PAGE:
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In Whos Irish?

the grandmother, who tells the story from her point of view, thinks that

being harsh and giving physical punishments to her granddaughter Sophie will stop her rude

behavior. In fact, many parents believe that strict parenting and physical punishments keep

children in line and lead to much less misbehavior. However, through research, authoritarian

parenting has proven to have very negative effects on children. The grandmothers solution to

Sophies misbehavior is spanking: Still Sophie take off her clothes, until one day I spank her

The next day we go to the park and, like a nice Chinese girl, she does not take off her clothes

(Jen 5). Although this technique is successful for the grandmother, it may have some long lasting

effects for Sophie later on in her life. Researchers have explored the effects harsh parenting may

have on children by saying that harsh parenting unleashes so-called toxic stress in children

changing the structure and functionality of their brains, heightening chances for negative

behavior, and potentially condemning a child to a life hampered by heart disease (Lubrano 1).

The article goes even further to say that this stress can lead to damage to a childs amygdala,

the area that controls our emotions, causing children to become hyperactive, leading them to be

more likely to fight or develop attention deficits (1). This stress may also damage their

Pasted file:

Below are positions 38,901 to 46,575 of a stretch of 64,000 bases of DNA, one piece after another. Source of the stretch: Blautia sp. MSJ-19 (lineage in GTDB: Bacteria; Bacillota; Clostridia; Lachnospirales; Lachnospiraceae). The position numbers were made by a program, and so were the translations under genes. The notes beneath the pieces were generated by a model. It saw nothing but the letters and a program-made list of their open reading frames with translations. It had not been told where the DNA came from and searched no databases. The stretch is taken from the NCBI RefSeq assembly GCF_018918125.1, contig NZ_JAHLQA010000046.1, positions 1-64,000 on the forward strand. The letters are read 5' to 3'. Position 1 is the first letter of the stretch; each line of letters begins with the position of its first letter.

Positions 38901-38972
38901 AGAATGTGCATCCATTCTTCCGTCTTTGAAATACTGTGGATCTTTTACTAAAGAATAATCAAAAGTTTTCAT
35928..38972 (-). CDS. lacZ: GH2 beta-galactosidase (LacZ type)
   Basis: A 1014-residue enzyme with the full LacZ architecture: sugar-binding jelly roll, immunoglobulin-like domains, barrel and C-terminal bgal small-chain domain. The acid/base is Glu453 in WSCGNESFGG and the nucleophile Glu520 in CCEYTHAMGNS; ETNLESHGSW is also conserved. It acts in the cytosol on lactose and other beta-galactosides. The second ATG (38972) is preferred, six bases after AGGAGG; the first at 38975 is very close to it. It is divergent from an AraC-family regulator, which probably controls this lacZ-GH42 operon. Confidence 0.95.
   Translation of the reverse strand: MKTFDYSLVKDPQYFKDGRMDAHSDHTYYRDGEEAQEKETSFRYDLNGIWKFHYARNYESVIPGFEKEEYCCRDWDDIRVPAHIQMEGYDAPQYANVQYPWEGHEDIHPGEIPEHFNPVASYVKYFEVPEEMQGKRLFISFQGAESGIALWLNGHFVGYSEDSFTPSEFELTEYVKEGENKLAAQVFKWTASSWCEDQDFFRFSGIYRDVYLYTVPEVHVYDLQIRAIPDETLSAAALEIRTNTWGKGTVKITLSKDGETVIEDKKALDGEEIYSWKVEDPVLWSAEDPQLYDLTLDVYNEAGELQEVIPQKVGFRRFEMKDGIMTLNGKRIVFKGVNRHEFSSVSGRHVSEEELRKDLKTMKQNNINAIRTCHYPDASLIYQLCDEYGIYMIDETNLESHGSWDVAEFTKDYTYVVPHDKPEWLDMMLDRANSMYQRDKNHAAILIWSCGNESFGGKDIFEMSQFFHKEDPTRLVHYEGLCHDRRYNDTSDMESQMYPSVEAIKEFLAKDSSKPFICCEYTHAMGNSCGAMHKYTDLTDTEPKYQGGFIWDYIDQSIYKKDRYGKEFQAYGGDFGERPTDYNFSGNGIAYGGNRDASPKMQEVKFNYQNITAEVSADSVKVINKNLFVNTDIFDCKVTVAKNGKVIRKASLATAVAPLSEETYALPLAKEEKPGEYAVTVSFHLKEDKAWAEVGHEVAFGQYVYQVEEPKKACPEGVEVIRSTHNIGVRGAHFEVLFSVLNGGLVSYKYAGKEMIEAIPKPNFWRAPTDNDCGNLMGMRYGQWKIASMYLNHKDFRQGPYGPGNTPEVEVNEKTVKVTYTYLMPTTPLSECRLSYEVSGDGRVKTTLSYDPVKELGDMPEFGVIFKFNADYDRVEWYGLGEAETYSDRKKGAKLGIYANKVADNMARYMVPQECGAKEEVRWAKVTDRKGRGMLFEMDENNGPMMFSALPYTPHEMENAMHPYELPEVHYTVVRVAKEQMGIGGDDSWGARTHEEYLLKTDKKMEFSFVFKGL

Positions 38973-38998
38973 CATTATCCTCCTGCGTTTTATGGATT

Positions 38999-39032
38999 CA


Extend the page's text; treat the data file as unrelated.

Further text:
hippocampus, which controls memory, leading the child to have memory issues and harming

their performance in school (1). In another study done by BMC Public Health on child

maltreatment in Vietnam, they also found that all types of child maltreatment during life time

were associated with more emotional dysfunctioning (Tran et al. 6). Despite this finding, they

also noted that In contrast to our hypotheses, emotional abuse was related to better academic

performance (9). This finding was also in contrast to Western and Middle Eastern studies that

found that emotional abuse created worse academic performance (9). This finding is in line with

what the study calls tiger-parenting, a harsh parenting style that focuses on making children
reach high academic achievements and compliance with family obligations (10). According to

the study, this creates an achievement/adjustment paradox observed in Asian American

children, who both reach higher academic achievement and have more psychological problems

(10). Although in the story Sophie is only 3 years old, it is not wrong to assume that these

statistics may apply to her as well. Due to all of these results combines, it is easy to see that the

grandmothers approach was not the best in raising Sophie. Although it may have had one

positive outcome, all the negative outcomes combined show this style to be very damaging.